Sean Connaughty's latest project is a trippy anti-littering video


Artist Sean Connaughty is serious about trash. A resident of south Minneapolis, he and his friends have collected 150 large garbage bags full of debris weighing a total of about 1.5 tons from Lake Hiawatha. The area doesn’t have a robust system for stopping debris from coming into the lake from the city’s sewer system.

Connaughty has been a vocal advocate for improvements. In the meantime, he’s bringing his message straight to the people of the Twin Cities to get them to change their littering ways.

This Friday, Connaughty launches a large-scale video project that will screen at 17 different locations in Minneapolis and outside the Twin Cities. 

“There are so many people littering,” Connaughty says. “I was thinking about how to impact these people. I thought of a public service announcement as a way to reach a broad audience.”

Connaughty worked on the video this summer. In the piece, Connaughty wears a large “everyman” mask. “I’m definitely not an actor but it’s easier behind the mask,” he says. The giant head was made with his students in a class at St. Cloud State University, where he teaches.

Connaughty’s character spends the first part of the video throwing garbage willy nilly, with no regard to where it ends up. Eventually, the character comes to discover how the trash he threw out ended up in the lake, and he has a moment of revelation where it’s clear he is set to change his ways.

While the video has a very direct message, Connaughty manages to bring some humor and levity to the work. The piece is supplemented with footage Connaughty has taken over the past couple of years, including gathering trash for his “Anthropocenic Midden Survey,” a gallery show where he displayed trash as if anthropologists of the future were looking at remnants from a past civilization.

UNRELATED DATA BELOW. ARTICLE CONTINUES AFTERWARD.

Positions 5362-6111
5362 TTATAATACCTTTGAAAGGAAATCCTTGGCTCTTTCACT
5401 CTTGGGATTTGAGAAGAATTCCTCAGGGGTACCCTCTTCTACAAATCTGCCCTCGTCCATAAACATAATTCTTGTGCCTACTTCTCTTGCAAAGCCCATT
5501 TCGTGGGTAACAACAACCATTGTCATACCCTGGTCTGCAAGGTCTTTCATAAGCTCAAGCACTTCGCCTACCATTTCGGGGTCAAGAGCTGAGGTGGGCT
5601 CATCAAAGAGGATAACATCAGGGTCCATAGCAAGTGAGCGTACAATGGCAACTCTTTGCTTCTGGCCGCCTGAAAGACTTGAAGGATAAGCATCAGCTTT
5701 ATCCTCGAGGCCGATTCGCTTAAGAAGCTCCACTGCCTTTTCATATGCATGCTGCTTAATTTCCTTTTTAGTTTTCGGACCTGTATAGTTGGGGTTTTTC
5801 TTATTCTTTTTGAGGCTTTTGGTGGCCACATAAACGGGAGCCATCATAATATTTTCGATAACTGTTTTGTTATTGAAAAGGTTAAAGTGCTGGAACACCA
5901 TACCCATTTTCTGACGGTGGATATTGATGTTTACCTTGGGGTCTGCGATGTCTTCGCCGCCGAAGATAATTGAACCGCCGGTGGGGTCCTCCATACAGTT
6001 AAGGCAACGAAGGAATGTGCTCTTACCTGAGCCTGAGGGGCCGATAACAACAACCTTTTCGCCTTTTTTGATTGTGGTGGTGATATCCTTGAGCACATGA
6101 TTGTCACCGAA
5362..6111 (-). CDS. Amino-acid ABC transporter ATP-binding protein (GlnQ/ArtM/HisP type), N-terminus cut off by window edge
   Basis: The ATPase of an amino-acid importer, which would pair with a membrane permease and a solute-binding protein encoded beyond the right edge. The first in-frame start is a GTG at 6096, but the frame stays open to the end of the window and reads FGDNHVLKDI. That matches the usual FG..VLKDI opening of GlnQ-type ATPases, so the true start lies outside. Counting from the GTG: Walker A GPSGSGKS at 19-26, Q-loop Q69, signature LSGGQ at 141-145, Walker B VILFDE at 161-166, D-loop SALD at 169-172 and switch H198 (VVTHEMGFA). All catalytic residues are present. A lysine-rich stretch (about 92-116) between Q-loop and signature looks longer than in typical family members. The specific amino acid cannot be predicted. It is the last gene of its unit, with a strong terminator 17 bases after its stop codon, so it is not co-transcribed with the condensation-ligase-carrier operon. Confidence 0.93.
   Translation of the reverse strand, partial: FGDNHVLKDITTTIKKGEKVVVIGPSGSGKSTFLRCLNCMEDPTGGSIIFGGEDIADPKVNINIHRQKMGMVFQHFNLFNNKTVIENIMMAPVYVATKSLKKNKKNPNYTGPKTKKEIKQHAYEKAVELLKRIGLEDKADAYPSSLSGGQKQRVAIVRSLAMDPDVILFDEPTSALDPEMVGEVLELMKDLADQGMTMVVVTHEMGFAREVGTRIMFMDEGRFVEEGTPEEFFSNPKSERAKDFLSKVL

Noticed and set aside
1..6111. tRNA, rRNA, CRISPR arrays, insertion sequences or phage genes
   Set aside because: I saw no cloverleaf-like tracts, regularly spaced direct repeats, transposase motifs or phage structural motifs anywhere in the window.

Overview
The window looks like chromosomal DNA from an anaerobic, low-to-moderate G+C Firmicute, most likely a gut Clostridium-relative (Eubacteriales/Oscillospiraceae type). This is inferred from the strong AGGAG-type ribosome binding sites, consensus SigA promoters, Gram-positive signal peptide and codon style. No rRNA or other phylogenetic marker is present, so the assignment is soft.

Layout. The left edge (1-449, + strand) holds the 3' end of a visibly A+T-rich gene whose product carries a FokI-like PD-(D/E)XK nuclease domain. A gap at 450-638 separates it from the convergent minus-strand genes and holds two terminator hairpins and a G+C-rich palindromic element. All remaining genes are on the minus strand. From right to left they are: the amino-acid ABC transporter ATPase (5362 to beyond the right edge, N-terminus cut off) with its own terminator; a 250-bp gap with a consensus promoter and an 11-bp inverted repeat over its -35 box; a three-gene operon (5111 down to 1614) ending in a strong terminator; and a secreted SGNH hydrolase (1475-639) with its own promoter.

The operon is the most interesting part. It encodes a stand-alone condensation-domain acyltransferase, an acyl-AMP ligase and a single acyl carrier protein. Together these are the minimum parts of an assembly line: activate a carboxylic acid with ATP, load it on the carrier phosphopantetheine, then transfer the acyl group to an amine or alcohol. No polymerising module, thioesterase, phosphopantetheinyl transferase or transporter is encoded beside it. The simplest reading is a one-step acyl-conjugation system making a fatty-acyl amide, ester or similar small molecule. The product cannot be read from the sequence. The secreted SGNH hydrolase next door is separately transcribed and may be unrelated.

For the screenings, there are exhibition spaces onboard, such as Gamut Gallery, the Weisman Art Museum, and Instinct Gallery (whose director, John Schuerman, is a main partner in the outreach effort). Hennepin Theatre Trust’s Made Here Project is also involved, and other local businesses will screen the seven-minute PSA in an effort to get the word out about why littering is so awful for our local waters.

Even the Minneapolis Park and Recreation Board, which Connaughty has harshly criticized for the state of the water in the area, is going to host a screening at Lake Hiawatha Recreation Center. “It was cool they agreed to play this,” Connaughty says. They have currently put in a temporary system of mitigation. “There’s a long-term solution in the planning that’s dependent on what they do with the golf course,” he says.

You can check out the video below, or see it while out and about this weekend.